In one of my recent client engagements, there was a requirement to replace Microstrategy reports to Crystal Reports. The business users were not ready to compromise on the format of Excel. I created a crystal report with Microstrategy SQL and used InfoBurst – Infosol’s flagship bursting product to deliver these excel files. I created this simple, straight forward crystal report with SQL query, exported the crystal report to Excel and sent it to the user for feedback. There were at least 20 emails going back and forth on the format of the Excel. Controlling the Excel format via crystal reports was not an easy task – designing a Crystal Report so that it exports well to MS Excel requires a little bit of planning and a lot of precision. There are several blogs on this topic which helped me through this process and I thought I should consolidate them through my experience with this report.
- The major problem that I faced was the merge cells issue. It’s hard to notice that some of the excel cells merge. Due to this merge, when the user tries to sort a column you get the error shown below:
The user could do a select All -> Unmerge cells and this can be resolved. But the current Microstrategy output doesn’t require this extra step.
- Alternate row coloring was to be followed for the Excel cells. I did implement this requirement using formulas in section expert, but this gave alternate colors for the entire excel which the user did not like. They wanted alternate colors just for the rows where data exists and rest of the excel in white. In other words, row color formatting should be limited to actual print area.
- When the user prints in Excel, the default printer orientation should be in Landscape mode.
- They wanted a report name and a description in the report header section
The following tips & tricks will help you in providing a perfect/clean export to Excel from Crystal Reports
Tip 1: All of the objects in a row MUST have data in them. If there’s a single objects that has a blank value, it creates a blank cell in excel which gets merged. This issue can be resolved at the query level or you can create a formula as shown below. In this example, if a customer doesn’t have a phone number, a blank space will be inserted in the report and hence the cells will not be merged when exported in excel.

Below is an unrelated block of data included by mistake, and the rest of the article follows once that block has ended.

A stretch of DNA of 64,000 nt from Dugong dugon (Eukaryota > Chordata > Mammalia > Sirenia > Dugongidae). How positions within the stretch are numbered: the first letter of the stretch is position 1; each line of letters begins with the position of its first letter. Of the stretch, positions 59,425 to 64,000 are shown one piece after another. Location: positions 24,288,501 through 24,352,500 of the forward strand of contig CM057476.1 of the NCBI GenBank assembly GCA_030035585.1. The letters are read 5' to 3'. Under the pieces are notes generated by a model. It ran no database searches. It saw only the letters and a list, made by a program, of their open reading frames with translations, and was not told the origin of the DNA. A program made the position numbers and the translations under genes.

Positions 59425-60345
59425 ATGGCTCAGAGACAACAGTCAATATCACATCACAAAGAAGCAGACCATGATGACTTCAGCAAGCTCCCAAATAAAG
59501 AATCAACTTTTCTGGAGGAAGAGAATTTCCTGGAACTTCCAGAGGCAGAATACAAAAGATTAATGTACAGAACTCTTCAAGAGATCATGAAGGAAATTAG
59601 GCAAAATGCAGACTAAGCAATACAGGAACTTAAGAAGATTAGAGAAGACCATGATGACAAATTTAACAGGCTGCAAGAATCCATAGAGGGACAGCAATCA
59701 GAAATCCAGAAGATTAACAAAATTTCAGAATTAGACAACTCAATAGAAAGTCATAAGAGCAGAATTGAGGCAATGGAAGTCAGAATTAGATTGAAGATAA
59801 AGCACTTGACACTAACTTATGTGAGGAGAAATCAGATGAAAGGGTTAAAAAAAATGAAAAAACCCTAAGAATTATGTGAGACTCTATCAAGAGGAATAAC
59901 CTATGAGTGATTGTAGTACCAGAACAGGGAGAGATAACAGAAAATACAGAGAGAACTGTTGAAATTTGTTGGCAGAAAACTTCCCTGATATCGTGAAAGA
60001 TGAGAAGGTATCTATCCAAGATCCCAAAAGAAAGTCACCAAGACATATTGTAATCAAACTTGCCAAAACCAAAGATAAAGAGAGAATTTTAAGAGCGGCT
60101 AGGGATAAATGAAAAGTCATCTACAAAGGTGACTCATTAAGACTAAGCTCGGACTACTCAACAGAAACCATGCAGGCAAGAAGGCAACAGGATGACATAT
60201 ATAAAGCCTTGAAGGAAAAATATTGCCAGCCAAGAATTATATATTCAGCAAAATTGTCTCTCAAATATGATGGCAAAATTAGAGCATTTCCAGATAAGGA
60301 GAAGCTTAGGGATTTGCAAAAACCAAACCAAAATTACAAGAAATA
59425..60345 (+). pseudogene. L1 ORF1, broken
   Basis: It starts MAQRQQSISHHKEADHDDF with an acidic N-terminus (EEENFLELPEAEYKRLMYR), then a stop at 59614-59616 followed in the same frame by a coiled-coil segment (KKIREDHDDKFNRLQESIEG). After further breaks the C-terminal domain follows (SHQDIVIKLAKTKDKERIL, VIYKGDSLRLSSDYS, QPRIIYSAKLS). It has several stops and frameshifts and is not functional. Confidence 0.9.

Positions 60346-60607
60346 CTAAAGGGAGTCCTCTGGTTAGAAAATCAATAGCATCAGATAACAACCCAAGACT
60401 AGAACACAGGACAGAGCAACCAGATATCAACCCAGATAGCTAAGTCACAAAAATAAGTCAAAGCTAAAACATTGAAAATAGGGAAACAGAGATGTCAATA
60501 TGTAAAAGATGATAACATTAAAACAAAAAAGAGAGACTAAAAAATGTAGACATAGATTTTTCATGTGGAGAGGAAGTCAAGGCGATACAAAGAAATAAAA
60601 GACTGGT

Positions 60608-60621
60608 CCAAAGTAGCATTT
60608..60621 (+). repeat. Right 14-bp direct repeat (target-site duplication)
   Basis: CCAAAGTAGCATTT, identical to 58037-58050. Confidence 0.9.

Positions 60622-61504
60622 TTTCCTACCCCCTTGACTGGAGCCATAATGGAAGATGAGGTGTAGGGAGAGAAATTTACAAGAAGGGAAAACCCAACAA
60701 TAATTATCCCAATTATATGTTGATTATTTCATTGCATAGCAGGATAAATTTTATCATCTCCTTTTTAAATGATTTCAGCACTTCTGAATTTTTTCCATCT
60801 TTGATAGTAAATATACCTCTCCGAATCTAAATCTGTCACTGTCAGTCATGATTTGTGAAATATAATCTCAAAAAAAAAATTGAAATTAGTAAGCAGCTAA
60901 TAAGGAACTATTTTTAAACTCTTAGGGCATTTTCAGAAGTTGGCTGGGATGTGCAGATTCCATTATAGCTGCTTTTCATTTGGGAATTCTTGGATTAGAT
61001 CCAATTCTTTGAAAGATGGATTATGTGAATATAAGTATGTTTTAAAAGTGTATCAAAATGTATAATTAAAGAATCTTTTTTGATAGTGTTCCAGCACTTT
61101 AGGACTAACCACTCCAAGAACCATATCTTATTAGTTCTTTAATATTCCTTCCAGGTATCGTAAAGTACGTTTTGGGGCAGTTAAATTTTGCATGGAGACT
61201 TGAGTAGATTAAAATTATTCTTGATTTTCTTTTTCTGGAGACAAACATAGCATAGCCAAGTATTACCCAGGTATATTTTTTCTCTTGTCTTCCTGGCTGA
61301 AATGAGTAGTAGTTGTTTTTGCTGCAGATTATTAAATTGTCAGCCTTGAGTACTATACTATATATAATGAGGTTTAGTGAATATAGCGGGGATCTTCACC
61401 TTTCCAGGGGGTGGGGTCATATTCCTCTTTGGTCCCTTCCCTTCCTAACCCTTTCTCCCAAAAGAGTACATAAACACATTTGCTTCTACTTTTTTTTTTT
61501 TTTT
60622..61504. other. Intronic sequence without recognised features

If it’s a numeric field set the default values so they always show up as zeros.
Tip 2: Remove unwanted sections in the report. If a section is not being used either suppress or delete it.
Tip 3: Avoid spaces between objects. If there’s any space between objects, when you export to excel the space will be considered as a blank cell and the data will be shifted randomly.
Tip 4: Turn on the Grid & Guidelines in the design mode
Use the guide in the ruler at the top of the report to mark the left AND Right of the column. Using the guide, start the next column at the exact same spot where the previous column ended.
Tip 5: Since we are manually placing the objects, they might not be aligned at the top. Make sure that the objects are placed at the very top of the section – right click on an object -> select “Size and Position” -> set the Y Co-ordinates to 0.0. Then align all the other objects in the row with the top of the one just set. Also move the bottom edge of the section up to the bottom of the objects in the row.
Tip 6: Make sure the data and column header in each column line up exactly on the left and that each of the objects is the same width. Set up guides on the ruler above the report to help with this.
The above tips are just the basic ones. Stay tuned for my next blog post in which I will explain more complex ones about alternate row colors and printing options.